Jon Huntsman: Ticket to nowhere

 
Former Utah Governor Jon Huntsman 15 January 2012 Jon Huntsman has polled at about 1% nationally despite attracting about 17% of the new Hampshire vote

Jon Huntsman's withdrawal from the race is another mini-boost for Mitt Romney.

Huntsman's fate was sealed when he came third in New Hampshire. He said it was "a ticket to ride". But the bus has run out of fuel and puttered to a halt.

As Politico points out, every vote Huntsman took in South Carolina would have been a vote less for Romney. But he wouldn't have taken many anyway.

While his political demise won't have much impact on the Republican race, it tells you a lot about the state of American politics.

About three years ago when I was pursuing my own nomination battle - for this job - I spent a lot of time thinking about who the Republican challenger would be. Jon Huntsman was top of my list.

Peering into American tea leaves was the main job of a diplomat friend. Huntsman topped her list too.

I am sure President Barack Obama made Huntsman ambassador to China on his merit. But it must have crossed his mind that it would also remove a serious rival (no-one thought he would quit and come back).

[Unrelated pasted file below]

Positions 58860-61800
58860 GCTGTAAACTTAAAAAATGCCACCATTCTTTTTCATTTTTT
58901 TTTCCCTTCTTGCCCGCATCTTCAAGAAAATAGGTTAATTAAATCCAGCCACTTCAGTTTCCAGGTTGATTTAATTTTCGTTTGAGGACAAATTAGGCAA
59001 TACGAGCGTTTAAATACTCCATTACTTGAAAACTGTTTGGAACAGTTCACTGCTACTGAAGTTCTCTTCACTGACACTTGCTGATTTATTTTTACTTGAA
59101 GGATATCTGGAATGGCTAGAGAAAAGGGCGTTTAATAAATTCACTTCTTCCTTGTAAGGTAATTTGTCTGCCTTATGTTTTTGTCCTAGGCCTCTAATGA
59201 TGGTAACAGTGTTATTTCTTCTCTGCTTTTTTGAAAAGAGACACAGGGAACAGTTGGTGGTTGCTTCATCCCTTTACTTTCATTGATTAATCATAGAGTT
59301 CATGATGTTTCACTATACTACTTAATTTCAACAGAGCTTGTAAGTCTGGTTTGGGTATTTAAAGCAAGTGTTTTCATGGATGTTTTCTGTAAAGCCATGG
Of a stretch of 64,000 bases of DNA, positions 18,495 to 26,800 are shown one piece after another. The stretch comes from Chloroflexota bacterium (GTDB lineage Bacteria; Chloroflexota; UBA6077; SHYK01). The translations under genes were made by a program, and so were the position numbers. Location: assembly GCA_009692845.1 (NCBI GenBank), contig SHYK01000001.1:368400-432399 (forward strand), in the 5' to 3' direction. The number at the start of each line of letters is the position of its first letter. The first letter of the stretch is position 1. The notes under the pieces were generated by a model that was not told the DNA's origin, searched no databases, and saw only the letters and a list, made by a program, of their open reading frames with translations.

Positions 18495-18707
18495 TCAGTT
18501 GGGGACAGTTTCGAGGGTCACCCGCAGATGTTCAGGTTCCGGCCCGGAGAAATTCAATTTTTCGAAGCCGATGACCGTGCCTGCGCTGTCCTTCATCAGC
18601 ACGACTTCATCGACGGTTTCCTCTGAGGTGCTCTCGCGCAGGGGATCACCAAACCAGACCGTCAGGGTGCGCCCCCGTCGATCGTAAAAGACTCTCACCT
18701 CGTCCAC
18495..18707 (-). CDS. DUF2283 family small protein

So what happened since those early days of the Obama administration, to turn a front-runner into a no-hoper?

Three words: the Tea Party.

They may be pretty quiet these days, but that is not because they have lost and gone away. It is because they have won.

Republican activists as a whole now accept that their party lost its way and stopped being truly conservative. They believe that their country is in danger and only a radical reduction in the size of government, and so spending and taxation, can save it.

Many want a fire-breathing commander-in-chief who promotes the idea that America is an exceptional force for good in the world and that intervention is nearly always positive.

The former Utah governor is pretty conservative by most standards, but he is too civil to strike a chord, too thoughtful to adopt what he clearly regards as simplistic solutions.

Talking to people, I have found he still has a huge amount of support - among Democrats.

He alienated the base further, suggesting that the Republican party couldn't "run against science" in regards to climate change and evolution.

Despite his fluency in Mandarin, his obvious intelligence and his bubbly secret weapon - his daughters who tweeted as Jon2012girls - he campaigned from the centre ground in a race where all the action is on the right.

He had a ticket to ride in an America where Republicans would rather travel by car, in a different direction.

 
Mark Mardell Article written by Mark Mardell Mark Mardell Presenter, The World This Weekend

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